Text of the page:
How Old is TOO Old for Arc Flash PPE?

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How Old is TOO Old for Arc Flash PPE?

Q: Is there an ASTM F1506 revision before which I should not use the PPE any longer?

I have been collecting PPE that is no longer being used by certain individuals, so that they could be inspected, clean and reissued.  

For example, I have some suits that look good, but they were certified to ASTM F1506-15.  Lots of revisions have come out since then. 

Is it okay to still use these garments?

A: Only the 1998 version of ASTM F1506 causes any concern from a standardization perspective.

It did not include an arc rating.

But you are very unlikely to find anything labeled to that standard. 

I would be concerned only with something OVER 10 years old (that is a rule of thumb for firefighter’s turnout gear).

Face shields and hard hats should be replaced every 5 years according to most companies. Suspension in the hard hat should typically be replaced every 1-2 years (nothing to do with arc flash on suspensions).

Obviously, if a manufacturer recommends any other frequencies, follow their advice. But these are good rules of thumb.

Have a question about electrical safety and standards?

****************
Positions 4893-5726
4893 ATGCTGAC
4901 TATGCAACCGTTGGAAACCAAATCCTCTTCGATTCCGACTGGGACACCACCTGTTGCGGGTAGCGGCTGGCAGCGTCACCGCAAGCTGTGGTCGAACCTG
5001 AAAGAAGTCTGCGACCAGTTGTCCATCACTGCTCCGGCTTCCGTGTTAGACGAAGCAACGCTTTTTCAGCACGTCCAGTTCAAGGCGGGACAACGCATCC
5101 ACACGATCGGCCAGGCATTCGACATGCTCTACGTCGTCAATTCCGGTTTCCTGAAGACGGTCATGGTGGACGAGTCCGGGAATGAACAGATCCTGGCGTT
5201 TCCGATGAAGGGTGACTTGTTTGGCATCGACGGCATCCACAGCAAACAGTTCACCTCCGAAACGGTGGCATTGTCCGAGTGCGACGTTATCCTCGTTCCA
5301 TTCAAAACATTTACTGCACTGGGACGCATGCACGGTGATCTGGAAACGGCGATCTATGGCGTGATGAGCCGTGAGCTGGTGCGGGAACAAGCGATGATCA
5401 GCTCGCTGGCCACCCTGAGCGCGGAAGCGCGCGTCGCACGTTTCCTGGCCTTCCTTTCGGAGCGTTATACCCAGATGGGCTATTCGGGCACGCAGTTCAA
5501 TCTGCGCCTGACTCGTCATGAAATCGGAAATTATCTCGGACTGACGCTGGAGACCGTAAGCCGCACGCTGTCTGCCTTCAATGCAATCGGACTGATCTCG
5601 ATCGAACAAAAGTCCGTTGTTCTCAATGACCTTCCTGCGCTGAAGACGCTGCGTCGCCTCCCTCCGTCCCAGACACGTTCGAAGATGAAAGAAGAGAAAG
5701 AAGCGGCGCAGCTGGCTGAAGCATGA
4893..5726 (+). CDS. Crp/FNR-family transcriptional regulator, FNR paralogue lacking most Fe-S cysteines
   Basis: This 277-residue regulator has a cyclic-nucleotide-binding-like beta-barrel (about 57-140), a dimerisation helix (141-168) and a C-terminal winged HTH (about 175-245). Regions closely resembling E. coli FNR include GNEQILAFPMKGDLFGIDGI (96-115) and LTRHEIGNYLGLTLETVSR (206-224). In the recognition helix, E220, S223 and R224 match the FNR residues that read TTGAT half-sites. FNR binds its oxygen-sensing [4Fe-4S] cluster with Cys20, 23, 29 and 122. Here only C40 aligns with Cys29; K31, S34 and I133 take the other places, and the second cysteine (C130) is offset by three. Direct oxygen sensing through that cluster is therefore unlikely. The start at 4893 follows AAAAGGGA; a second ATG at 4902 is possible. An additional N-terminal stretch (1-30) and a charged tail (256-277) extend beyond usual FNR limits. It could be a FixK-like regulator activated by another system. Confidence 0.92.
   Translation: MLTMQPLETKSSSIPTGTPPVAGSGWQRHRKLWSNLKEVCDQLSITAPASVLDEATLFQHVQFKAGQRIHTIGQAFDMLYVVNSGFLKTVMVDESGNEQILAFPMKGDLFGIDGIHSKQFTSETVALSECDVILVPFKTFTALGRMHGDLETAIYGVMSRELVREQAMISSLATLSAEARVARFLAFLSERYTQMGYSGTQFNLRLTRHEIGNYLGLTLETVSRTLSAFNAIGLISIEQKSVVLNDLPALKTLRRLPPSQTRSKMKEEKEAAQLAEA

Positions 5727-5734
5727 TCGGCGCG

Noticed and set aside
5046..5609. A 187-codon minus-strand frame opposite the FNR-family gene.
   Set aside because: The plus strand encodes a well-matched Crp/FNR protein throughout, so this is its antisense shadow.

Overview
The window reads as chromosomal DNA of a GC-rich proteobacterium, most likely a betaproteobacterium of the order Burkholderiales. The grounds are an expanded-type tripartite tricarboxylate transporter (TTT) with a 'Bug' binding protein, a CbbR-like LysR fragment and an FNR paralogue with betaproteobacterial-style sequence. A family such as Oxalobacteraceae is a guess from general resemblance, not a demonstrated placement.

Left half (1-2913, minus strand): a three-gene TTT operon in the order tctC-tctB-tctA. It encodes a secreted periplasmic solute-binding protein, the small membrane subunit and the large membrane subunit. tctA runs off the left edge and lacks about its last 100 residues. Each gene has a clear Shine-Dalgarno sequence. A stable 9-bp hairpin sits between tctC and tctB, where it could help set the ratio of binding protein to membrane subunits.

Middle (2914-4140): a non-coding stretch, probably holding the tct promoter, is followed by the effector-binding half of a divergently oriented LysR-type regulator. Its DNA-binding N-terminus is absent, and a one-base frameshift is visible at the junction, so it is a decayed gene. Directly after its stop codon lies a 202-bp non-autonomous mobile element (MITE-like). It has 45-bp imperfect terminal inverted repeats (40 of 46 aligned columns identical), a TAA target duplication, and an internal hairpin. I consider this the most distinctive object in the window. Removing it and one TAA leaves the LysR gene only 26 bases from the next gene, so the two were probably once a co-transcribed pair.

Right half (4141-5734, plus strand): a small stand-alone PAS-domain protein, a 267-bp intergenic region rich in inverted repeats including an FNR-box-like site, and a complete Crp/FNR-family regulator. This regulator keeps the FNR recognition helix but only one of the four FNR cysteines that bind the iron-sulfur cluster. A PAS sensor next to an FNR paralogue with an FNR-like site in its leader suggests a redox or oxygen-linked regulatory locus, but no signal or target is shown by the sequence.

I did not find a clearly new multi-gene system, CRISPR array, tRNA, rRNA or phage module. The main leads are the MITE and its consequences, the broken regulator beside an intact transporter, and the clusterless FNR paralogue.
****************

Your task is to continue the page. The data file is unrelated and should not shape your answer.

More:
Hugh Hoagland

does research and testing of PPE exposed to electrical arcs and is an arc flash expert. Hugh is a Sr. Consultant at ArcWear and Sr. Partner at e-Hazard. Read more about Hugh.

This Post Has 2 Comments

  1. Alexander Aryshkov

    Certainly one should take into consideration that no matter how good the gear looks after years of usage. The protective properties decline within the life cycle of the garment and there’s no liable method to define certain degree of this declination until you have to destroy the clothing. So one of the good although not cheapest solutions is carry out periodic arc tests on fabrics/garments after use to evaluate what arc protection is usually left.

    1. Hugh Hoagland

      Thanks Alex! Good to hear from you. We do recommend periodic testing. Vertical flame testing typically will let a company know if there is a compromising of the flame resistance. Arc testing is more costly and not as subtle. We have many companies over the years who have taken representative uniforms and arc flash suits of service to do an arc flash garment evaluation to assure their replacement policy and laundering was working. A few have found issues with contamination and improper laundering. This is a good practice. Thanks for the mention.

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